IDI joins Rakai COVID-19 task force
Dr Mohammed Lamorde, the head of the Global Health Security Programme at the Infectious Diseases Institute accompanied Dr Allan Muruta the Commissioner Integrated Epidemiology, Surveillance and Public Health Emergencies, Ministry of Health (MOH) on a two-day support supervision visit to Rakai district last week. IDI recently joined Rakai Health Services Program (RHSP), another Centre of Disease Control and Prevention supported implementing partner to work in the region on COVID-19 surveillance. IDI has since mentored 651 VHTs in COVID19 surveillance for Rakai and Kyotera districts.
Fourteen Task Force members in Kyotera district were also trained and an alert management system established.
Christine Zawedde, the Kyotera cluster coordinator from RHSP, said three out of four districts in her cluster have reported local transmission.
The district leadership was advised that all the measures by partners are to keep the pandemic at bay until a vaccine has been discovered and rolled out. Rakai borders with Tanzania are porous and community transmission remains an imminent threat to the work done so far by the COVID19 task force.
The district task force was lauded for the promptness in diagnosis, which was said to be the reason Uganda has continued to present good reports in comparison to her neighbours. The team was encouraged to continue strengthening the COVID19 surveillance and create a buffer of the region.
Dr Lamorde encouraged the task force to engage the Call for Life Interactive Voice Response (IVR) programme run by the Academy for Health Innovation within IDI for patients who have been released from quarantine.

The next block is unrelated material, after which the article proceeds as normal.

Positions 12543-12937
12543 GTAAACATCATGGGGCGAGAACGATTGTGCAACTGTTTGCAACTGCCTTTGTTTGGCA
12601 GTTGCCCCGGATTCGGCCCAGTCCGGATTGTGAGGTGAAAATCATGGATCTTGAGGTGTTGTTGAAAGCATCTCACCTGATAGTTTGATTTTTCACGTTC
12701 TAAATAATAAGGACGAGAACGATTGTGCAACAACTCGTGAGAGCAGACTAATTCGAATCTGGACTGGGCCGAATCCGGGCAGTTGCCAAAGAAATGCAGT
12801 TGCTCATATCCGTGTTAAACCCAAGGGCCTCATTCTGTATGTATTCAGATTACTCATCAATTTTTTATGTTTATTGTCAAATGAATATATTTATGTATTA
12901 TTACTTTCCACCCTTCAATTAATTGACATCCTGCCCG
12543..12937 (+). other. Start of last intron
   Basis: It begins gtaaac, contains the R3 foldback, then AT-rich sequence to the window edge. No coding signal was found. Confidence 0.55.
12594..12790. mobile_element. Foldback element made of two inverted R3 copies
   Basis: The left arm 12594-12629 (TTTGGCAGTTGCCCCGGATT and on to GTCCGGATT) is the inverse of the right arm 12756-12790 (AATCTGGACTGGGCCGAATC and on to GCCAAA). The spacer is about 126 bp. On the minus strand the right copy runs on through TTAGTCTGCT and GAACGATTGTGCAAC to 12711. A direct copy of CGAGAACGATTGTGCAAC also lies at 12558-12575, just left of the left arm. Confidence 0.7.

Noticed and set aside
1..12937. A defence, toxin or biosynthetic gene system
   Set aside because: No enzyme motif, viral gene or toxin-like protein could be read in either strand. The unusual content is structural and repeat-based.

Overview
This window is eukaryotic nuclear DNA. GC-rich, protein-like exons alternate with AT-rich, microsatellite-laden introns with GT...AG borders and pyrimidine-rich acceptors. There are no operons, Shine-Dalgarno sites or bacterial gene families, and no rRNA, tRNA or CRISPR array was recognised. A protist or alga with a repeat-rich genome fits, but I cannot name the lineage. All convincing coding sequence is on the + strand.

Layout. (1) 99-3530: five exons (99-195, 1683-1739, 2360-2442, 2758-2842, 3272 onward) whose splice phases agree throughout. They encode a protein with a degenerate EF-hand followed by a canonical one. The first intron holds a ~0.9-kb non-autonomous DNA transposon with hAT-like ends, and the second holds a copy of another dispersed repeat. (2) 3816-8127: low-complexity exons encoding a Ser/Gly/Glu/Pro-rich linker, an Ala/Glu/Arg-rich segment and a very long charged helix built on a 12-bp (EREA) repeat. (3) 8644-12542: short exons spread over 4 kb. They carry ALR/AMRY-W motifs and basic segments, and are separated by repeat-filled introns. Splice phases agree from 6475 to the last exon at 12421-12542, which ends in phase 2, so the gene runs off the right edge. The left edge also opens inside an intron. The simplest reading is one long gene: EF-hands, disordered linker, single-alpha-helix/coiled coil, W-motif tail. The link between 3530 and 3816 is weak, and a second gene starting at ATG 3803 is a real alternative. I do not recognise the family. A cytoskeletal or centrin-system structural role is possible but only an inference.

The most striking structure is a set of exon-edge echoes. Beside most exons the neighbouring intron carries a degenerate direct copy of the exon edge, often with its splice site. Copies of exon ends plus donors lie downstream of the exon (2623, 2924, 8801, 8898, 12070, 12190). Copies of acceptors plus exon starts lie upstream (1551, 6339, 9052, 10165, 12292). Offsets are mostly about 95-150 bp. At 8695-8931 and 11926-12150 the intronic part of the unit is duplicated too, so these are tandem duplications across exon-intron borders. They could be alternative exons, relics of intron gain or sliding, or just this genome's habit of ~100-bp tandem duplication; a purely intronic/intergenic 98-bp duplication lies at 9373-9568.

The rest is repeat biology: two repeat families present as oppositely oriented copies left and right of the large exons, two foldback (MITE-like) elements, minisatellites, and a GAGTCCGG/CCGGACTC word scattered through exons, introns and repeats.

“The system helps with triage as only the clients who are in the most danger or present a risk to the community will be followed up by health workers. This will help solve the issue of transportation to monitor clients after release,” he said.
As part of the national response in the fight against COVID19 in Uganda, the Academy for Health Innovation is working tirelessly through a partnership between IDI and MOH. Through this agreement, a team of software engineers and medical professionals have developed a pilot project that will facilitate the management of the large numbers of COVID19 patients. This pilot project is an adaptation of the Call for Life (C4Life) project that has successfully facilitated the management of Tuberculosis and HIV/AIDS patients. It uses basic mobile phones (Katorch) through voice automated call system known as IVR; a computer-assisted patient management system. It is accessible, easy to use and has the potential to be widely applicable. lt is an intelligent technological health innovation that supports front line workers to track all COVID-19 patients; these include recovered patients, those that have left quarantine and the contacts of the patients.
MOH is already tracking over 240 people who have completed their mandatory quarantine using this system. These individuals have begun receiving these voice automated calls to monitor their conditions such that they can self-evaluate and report any symptoms.
By Tracy Ahumuza